COVID-19 and Experimental Drugs: Health Information

How do we know when a drug is effective?

New drugs are typically not brought to market quickly, as they first must be tested in animals and laboratories to understand how the drug works and then in human volunteers, where the drug is first studied for safety and then for effectiveness. Drug safety studies typically involve just a few dozen people.  Effectiveness studies are much larger and range in size from a few hundred people to a few thousand depending on the condition. The United States Food and Drug Administration (FDA) lays out these steps in stages, including at least one pivotal trial, where volunteers are randomly assigned to receive the experimental drug or standard treatment. The FDA’s scientific and medical staff conducts an independent review of all of the evidence. The FDA also ensures that the manufacturing facility is following good quality control standards, and reviews labeling information. Typically, new drugs aren’t marketed for several months after approval.

Older drugs being considered for a new use are able to skip the animal and safety studies, and start with studies exploring effectiveness.  

This process, while long, is meant to safeguard the safety and well-being of consumers and patients. By extensively testing experimental drugs, we discover how drugs affect women differently, the risks and side effects, and how new drugs might interact with other medications. 

The hydroxychloroquine debate

Recently, there has been a scramble to obtain hydroxychloroquine, a drug used to treat malaria and lupus. Following Donald Trump’s persistent endorsement of hydroxychloroquine, encouragement by media personalities and hopeful pronouncements by some physicians, many consumers and physicians began stockpiling the drug. Governor Cuomo has asked the federal government to help the state of New York obtain supplies of the drug for use in hospitals treating a large number of people with COVID-19.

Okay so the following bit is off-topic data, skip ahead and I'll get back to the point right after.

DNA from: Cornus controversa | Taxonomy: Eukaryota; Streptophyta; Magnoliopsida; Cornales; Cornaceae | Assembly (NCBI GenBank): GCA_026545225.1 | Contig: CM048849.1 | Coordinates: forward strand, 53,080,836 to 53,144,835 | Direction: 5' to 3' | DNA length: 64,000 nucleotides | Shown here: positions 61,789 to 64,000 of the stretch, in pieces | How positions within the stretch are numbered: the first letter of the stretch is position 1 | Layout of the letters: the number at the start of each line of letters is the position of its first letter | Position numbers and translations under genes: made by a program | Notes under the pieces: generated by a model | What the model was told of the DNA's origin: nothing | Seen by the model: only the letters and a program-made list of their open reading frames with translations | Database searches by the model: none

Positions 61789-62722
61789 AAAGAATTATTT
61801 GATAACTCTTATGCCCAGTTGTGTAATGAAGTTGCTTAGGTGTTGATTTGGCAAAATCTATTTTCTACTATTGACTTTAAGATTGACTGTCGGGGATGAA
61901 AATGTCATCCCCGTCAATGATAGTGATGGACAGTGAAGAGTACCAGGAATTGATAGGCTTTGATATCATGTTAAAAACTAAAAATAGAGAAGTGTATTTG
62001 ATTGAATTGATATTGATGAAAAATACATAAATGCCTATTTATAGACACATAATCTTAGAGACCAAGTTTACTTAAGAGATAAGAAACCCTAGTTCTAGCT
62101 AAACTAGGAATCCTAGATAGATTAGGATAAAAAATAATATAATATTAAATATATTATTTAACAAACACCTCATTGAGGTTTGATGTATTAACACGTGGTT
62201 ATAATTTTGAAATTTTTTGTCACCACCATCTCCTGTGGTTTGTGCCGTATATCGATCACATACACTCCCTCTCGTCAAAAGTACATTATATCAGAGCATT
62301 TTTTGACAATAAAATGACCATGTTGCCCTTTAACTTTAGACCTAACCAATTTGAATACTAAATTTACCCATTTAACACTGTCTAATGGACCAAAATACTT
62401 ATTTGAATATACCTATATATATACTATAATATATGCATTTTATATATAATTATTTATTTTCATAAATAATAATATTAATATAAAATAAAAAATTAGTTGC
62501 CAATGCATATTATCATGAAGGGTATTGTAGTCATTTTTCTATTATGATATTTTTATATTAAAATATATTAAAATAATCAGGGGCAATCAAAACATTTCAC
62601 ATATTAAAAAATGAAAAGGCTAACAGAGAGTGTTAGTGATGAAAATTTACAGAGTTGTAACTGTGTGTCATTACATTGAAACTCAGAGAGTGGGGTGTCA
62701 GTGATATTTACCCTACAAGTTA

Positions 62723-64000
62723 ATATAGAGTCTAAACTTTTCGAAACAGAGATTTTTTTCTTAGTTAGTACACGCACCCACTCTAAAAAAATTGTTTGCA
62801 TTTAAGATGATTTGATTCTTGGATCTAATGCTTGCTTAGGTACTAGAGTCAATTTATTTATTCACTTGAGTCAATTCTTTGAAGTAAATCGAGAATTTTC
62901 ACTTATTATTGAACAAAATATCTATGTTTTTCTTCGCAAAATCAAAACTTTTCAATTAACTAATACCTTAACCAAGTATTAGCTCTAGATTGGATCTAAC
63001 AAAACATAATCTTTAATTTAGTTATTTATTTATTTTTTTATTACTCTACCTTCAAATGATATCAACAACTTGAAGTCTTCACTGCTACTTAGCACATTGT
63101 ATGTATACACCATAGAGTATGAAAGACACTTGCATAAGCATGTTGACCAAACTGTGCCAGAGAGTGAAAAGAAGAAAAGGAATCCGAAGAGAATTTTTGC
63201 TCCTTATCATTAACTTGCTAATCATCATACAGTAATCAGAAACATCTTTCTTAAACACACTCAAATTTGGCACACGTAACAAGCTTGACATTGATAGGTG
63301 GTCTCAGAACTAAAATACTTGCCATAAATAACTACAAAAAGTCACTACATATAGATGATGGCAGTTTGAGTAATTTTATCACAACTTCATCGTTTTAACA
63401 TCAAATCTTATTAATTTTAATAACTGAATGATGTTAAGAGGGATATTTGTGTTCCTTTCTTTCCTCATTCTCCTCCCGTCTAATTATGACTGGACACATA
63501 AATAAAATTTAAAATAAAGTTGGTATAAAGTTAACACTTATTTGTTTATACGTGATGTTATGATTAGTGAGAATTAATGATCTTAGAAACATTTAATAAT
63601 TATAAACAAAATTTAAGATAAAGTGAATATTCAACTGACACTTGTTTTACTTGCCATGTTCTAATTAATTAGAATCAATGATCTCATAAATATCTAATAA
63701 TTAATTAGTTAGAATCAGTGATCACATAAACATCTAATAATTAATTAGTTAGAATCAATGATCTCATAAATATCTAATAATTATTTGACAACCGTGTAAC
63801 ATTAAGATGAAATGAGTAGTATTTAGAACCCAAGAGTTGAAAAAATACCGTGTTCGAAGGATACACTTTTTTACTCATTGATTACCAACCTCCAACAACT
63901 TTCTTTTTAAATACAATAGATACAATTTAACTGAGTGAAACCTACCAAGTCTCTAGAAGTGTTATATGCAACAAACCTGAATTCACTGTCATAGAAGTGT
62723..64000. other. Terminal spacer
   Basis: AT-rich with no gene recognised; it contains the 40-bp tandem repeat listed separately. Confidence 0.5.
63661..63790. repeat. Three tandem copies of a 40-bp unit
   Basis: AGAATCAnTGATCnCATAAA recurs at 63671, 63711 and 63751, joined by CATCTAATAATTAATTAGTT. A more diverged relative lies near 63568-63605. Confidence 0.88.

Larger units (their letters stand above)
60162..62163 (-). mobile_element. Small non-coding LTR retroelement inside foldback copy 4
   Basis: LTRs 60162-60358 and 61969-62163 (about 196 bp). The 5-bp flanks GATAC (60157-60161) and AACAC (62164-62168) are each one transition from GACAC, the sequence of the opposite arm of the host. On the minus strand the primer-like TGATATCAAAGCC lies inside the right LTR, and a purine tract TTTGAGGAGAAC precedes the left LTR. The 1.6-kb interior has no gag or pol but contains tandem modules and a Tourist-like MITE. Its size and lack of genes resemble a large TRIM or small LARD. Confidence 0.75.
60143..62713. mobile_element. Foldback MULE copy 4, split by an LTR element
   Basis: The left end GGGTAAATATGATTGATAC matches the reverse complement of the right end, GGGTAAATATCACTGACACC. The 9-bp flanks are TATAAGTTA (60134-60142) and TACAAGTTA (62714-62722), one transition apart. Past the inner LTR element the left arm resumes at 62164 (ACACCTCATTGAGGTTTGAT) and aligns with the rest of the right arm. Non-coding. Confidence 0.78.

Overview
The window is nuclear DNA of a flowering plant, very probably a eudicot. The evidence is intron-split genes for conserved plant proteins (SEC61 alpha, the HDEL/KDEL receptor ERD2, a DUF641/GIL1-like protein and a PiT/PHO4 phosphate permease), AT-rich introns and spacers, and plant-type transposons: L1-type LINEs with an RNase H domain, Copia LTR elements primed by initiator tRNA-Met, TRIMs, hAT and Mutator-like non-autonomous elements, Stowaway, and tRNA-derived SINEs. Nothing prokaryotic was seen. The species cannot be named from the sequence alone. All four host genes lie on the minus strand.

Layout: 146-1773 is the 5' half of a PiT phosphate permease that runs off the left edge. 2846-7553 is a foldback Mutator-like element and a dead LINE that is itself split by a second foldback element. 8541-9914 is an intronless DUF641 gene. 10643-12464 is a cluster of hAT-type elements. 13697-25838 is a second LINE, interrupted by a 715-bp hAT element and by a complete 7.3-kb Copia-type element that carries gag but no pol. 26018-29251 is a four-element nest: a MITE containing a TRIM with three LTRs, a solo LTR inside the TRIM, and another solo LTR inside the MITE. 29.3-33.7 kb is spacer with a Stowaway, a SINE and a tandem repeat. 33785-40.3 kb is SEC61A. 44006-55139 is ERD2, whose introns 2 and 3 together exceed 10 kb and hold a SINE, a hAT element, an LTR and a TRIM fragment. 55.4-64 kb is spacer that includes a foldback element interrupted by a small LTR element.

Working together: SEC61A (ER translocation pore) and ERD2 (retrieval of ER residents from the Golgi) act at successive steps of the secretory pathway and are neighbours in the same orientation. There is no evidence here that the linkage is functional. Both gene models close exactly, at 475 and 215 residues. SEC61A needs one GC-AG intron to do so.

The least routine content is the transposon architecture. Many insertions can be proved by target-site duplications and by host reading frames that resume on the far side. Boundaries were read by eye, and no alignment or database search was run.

However, the evidence that hydroxychloroquine works is limited at best. Some physicians have reported that their patients recovered after being given the drug, which is suggestive, but does not prove that the drug caused the improvement.  A study of 32 patients in France appeared to show positive results, and was mentioned frequently by Trump, but it had no comparison group, and now has been recognized to be scientifically flawed.

Only a few small randomized trials have been conducted. Those trials have not been consistently positive. The first study of 30 patients in China found no benefit of hydroxychloroquine compared to other antiviral medications. A more recent study, also done in China, which included 29 males and 33 females did find a benefit for hydroxychloroquine. Patients who received the drug got over their fever and cough more quickly than patients who were given standard treatment. 

The World Health Organization (WHO) has already launched a very large randomized trial of hydroxychloroquine and three other drugs that might be effective against COVID-19.  The trial is designed to be easy for physicians and patients, and large enough to get answers quickly.  The FDA has also encouraged doctors and patients to participate in clinical trials if possible, and issued a statement approving the use of hydroxychloroquine from the national strategic stockpile only in cases where a clinical trial is not available or feasible. A large trial will enable researchers to explore how hydroxychloroquine might affect men and women differently, which is a crucial aspect of developing treatment for any disease.  

Another reason for caution about using hydroxychloroquine before we know it is effective, is the drugs’ serious side effects, including dangerously low blood pressure, vision damage, and irregular heartbeat. Researchers noted that two of the 31 patients given hydroxychloroquine in the most recent trial experienced adverse reactions. 

Additionally, the sudden demand for hydroxychloroquine has left many who suffer from lupus and other autoimmune diseases dealing with a shortage of a medicine that has saved lives for years. Hoarding hydroxychloroquine in hopes of a COVID-19 fix only puts more people at risk, jeopardizing the health of people for whom the drug is a proven treatment.  

What does this mean for COVID-19 treatments?

As the United States nears the peak of the COVID-19 pandemic, it is natural to hope for treatments that can save lives. But when experimental drugs are promoted by a president who has consistently eschewed and misrepresented science, consumers and patients have to exercise caution.

The NWHN supports the evaluation of hydroxychloroquine and other promising drugs as quickly as possible, but in controlled studies designed to get reliable results about effectiveness and safety. Until there is solid, scientifically sound evidence that any drug is successful against COVID-19, we should not rush to try experimental drugs, especially when it puts more vulnerable populations at risk. Instead, we must encourage public officials to act on the science we know does work: social distancing, widespread testing, and researching  safer, better medicines to fight against the pandemic.